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George Thorogood looks back at 40 years with The Destroyers

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STORY WRITTEN BY BRIAN BINGAMAN
bbingaman@thereporteronline.com
@brianbingaman on Twitter

Their recordings have been rock radio staples for more than 30 years.
Celebrating their 40th anniversary as a band, with a tour dubbed “Badder Than Ever,” George Thorogood and the Destroyers (“The Delaware Destroyers,” to those that heard them back in the day) have their sights on southeastern Pennsylvania, with shows March 17 at Miller Symphony Hall in Allentown and March 20 at the Keswick Theatre in Glenside.
However, there were moments along the way that could’ve derailed the macho blues/rock guitarist and self-described “Indiana Jones of rock ‘n’ roll” from greatness. Of growing up in Delaware, he said in a phone interview: “If it weren’t for The Rolling Stones, The Beatles and Bob Dylan, I would’ve slit my wrists a long time ago.” His theme song, “Bad to the Bone,” he originally wanted to give to legendary bluesman Muddy Waters — who, fortunately for Thorogood, wasn’t interested. He pitched “I Drink Alone” to George Jones (who infamously struggled with alcoholism since the ’60s) until, according to Thorogood, Capitol Records told him: “We don’t pay George Jones to sing ‘I Drink Alone’.”


“I would’ve loved to hear Tom Waits sing ‘I Drink Alone’,” he added with a cackle.
A close look at Thorogood’s catalog reveals that songs you’d swear he came up with on his own, because of his signature amped-up swagger, are actually old blues, R&B or country songs. In the borrowing tradition of folk and blues music, “One Bourbon, One Scotch, One Beer” is an homage to John Lee Hooker, cleverly combining the iconic blues singer’s version of the song with Hooker’s “House Rent Blues” into a single talking blues narrative. “Move It on Over” is a Hank Williams cover and “Who Do You Love?” was originally by Bo Diddley. Because of the way Diddley got taken advantage of by the music industry, Thorogood is proud that his version of “Who Do You Love?” made some money for the rock pioneer, who passed away in 2008.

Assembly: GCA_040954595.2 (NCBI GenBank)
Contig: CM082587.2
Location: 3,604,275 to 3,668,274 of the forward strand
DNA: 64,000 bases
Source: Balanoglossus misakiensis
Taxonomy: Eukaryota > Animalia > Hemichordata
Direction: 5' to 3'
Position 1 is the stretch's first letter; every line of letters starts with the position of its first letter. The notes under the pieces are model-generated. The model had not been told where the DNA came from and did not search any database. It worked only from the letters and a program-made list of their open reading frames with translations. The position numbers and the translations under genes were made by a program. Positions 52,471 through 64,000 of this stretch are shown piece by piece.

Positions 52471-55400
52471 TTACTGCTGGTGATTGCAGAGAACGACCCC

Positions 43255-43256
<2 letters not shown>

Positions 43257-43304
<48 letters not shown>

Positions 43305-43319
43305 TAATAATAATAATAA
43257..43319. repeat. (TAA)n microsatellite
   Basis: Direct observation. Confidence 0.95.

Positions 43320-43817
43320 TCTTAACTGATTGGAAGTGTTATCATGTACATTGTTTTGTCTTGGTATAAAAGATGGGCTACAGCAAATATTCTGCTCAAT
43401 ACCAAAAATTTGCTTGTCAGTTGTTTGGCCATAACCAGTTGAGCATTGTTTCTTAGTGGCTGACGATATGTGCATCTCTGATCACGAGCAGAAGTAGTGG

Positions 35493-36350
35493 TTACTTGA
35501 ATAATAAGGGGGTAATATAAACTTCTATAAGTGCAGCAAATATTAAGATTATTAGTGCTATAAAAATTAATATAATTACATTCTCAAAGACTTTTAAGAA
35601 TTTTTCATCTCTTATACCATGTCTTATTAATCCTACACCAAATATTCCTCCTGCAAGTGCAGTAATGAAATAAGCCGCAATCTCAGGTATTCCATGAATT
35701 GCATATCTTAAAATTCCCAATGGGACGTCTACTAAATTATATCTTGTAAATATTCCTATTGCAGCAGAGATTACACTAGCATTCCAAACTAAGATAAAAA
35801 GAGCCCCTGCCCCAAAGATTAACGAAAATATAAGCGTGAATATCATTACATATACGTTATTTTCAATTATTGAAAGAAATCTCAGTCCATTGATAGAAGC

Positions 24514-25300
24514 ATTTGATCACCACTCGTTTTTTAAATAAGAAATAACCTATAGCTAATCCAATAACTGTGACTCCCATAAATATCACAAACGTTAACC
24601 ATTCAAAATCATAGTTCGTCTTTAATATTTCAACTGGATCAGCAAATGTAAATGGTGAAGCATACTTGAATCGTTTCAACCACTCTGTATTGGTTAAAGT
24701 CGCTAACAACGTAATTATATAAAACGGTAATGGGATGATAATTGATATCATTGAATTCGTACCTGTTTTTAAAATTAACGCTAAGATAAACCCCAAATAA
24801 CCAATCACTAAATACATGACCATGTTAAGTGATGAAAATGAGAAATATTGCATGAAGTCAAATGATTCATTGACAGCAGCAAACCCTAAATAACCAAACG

“That was my project from day one … to get those songs known to people,” he said, noting that after he recorded them, The Grateful Dead started playing “Ride on Josephine” (Bo Diddley) and Elvin Bishop started performing “One Bourbon, One Scotch, One Beer.”
Flipping that script, just like with “Bad to the Bone” and “I Drink Alone,” when he writes songs, Thorogood often imagines them being sung by other people. That was the case, he said, with two tracks from 1988’s “Born to be Bad.” The title track he pictured being sung by John Kay of ‘60s hard rockers Steppenwolf, and for “I Really Like Girls,” it was rockabilly and swing enthusiast Brian Setzer.
“My sense of humor’s not for everybody. I’m Denis Leary with a guitar,” Thorogood said of the non-politically-correct lyrical sensibilities that brought us songs like 1991’s “If You Don’t Start Drinkin’ (I’m Gonna Leave),” which he called a protest song, in a comedy rock sort of way.
“It was a time when anybody who’s had one or two beers was an alcoholic,” he said.
He cracked a joke when asked about the Destroyers’ set, with the world watching, at Live Aid in Philadelphia in 1985. “Somebody backed out (of the lineup). They said: ‘Let’s get Thorogood, he’s not doing anything’.”
With the advent of Major League Baseball spring training, Thorogood — who once played semi-pro baseball — explained why he’s followed the New York Mets since the team’s inception in 1962. “If you pick a loser, you always get good seats at the park,” he said, lamenting the signing of pitcher Max Scherzer by division rivals the Washington Nationals.

IF YOU GO

What: George Thorogood and the Destroyers in concert.
When: 7:30 p.m. March 17 (Allentown) and 8 p.m. March 20 (Glenside).
Where: Miller Symphony Hall, 23 N. Sixth St., Allentown; The Keswick Theatre, 291 N. Keswick Ave., Glenside.
Tickets: $39.50-$69.
Info.: (610) 432-6715/www.millersymphonyhall.org or (215) 572-7650/www.keswickthreatre.com.

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